There follows a scattershot attack at various feminists, real and imagined; unusually, the imagined feminists come out somewhat better. Most of their arguments complicating the pay gap are legitimate, although it seems to be Harry’s own idea that we should therefore all throw up our hands and admit it will persist forever. Hillary Clinton was factually incorrect to call women the primary victims of war, yes — but this has nothing to do with Harry’s propositions that all feminists hate men, or that gender equality is an impossible goal. It’s just evidence that certain feminists are wrong about some unrelated issues.

And there is no scenario that anyone could come up with that would bring about ‘equality’ between ‘men’ and ‘women’ unless no distinction between ‘men’ and ‘women’ was actually being made.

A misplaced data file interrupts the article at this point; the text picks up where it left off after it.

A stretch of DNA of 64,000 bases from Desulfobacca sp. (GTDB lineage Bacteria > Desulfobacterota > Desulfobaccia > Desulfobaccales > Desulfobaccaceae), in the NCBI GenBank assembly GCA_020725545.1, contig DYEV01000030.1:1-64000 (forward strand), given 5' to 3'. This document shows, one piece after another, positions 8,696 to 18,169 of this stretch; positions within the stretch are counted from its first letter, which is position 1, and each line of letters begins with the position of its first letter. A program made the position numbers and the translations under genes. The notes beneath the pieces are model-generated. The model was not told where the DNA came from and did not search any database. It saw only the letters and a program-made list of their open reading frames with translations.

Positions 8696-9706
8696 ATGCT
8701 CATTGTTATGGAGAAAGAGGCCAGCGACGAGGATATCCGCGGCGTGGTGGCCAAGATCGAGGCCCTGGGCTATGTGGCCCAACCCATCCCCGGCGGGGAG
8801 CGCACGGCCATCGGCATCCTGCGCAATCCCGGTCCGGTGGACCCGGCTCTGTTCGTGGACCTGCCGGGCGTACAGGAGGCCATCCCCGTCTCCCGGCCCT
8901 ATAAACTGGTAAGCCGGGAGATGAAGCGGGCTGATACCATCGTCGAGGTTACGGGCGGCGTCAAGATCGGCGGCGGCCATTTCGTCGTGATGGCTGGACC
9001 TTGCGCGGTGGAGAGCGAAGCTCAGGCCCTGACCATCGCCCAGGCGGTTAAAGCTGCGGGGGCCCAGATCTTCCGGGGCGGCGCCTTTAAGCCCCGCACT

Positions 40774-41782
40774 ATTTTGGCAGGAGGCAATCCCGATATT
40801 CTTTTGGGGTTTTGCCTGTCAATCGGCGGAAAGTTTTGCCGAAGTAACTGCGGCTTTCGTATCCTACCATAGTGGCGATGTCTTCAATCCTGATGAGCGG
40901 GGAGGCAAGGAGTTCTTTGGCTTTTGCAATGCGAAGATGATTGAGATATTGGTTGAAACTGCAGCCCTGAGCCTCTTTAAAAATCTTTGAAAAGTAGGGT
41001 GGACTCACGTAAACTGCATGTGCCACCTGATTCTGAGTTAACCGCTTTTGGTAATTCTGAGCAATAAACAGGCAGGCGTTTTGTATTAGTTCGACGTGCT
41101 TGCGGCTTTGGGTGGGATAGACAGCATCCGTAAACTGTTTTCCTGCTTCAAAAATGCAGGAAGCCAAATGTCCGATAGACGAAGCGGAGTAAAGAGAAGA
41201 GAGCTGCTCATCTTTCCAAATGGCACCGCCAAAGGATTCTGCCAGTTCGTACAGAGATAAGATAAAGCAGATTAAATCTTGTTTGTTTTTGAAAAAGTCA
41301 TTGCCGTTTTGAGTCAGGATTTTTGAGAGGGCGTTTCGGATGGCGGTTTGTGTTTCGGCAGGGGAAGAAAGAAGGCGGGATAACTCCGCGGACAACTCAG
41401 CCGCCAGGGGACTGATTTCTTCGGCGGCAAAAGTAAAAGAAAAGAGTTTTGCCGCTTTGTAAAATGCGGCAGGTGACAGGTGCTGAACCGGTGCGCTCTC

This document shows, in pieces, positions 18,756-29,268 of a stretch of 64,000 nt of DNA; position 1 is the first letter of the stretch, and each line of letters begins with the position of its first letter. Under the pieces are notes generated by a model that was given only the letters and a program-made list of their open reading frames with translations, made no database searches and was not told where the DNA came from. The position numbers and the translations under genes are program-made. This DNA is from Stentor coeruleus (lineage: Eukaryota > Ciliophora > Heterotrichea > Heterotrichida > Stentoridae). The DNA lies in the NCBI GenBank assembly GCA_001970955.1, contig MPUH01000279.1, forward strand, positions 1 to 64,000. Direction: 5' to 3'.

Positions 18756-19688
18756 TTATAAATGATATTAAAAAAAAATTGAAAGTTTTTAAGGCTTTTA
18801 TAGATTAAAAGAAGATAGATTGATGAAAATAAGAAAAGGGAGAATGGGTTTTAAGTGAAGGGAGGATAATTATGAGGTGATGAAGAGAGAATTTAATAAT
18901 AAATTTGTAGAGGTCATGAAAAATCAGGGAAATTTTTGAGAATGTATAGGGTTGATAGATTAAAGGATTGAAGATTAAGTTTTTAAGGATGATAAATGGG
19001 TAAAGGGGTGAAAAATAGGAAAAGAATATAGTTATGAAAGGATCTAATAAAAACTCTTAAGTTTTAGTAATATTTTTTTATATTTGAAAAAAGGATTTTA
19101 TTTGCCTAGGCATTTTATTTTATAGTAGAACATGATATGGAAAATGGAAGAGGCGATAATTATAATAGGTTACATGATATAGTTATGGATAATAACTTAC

Funny, I thought that was the ultimate goal. Of course, the fact that men and women alive today have experienced broadly different stuff has to be taken into account. But the ideal is to be able to treat everyone the same and get proportionally good outcomes. Even affirmative-action programs and the like are working towards this goal in mind, with the idea that spreading more education, etc. into a given community will reduce the need for help in the next generation. And then there are some systems (e.g. criminal justice) where actually treating everyone the same would be a massive improvement over what we have now — that should always be tried first, before any redistribution is considered.

I don’t think it’s feminist to say that women should have power over men, or should have an an advantage. The core of the disagreement is actually about whether aid programs are compensating for a proportional disadvantage. And that’s something better argued on a case-by-case basis than in generalities.

*South Asians are actually overrepresented among US governors thanks to Piyush Amrit Jindal; and if Nimrata Randhawa Haley wins the South Carolina governorship, they’ll be 5x overrepresented. Both Haley and are Republican; unsurprisingly, they both had to change their names and assimilate as much as possible.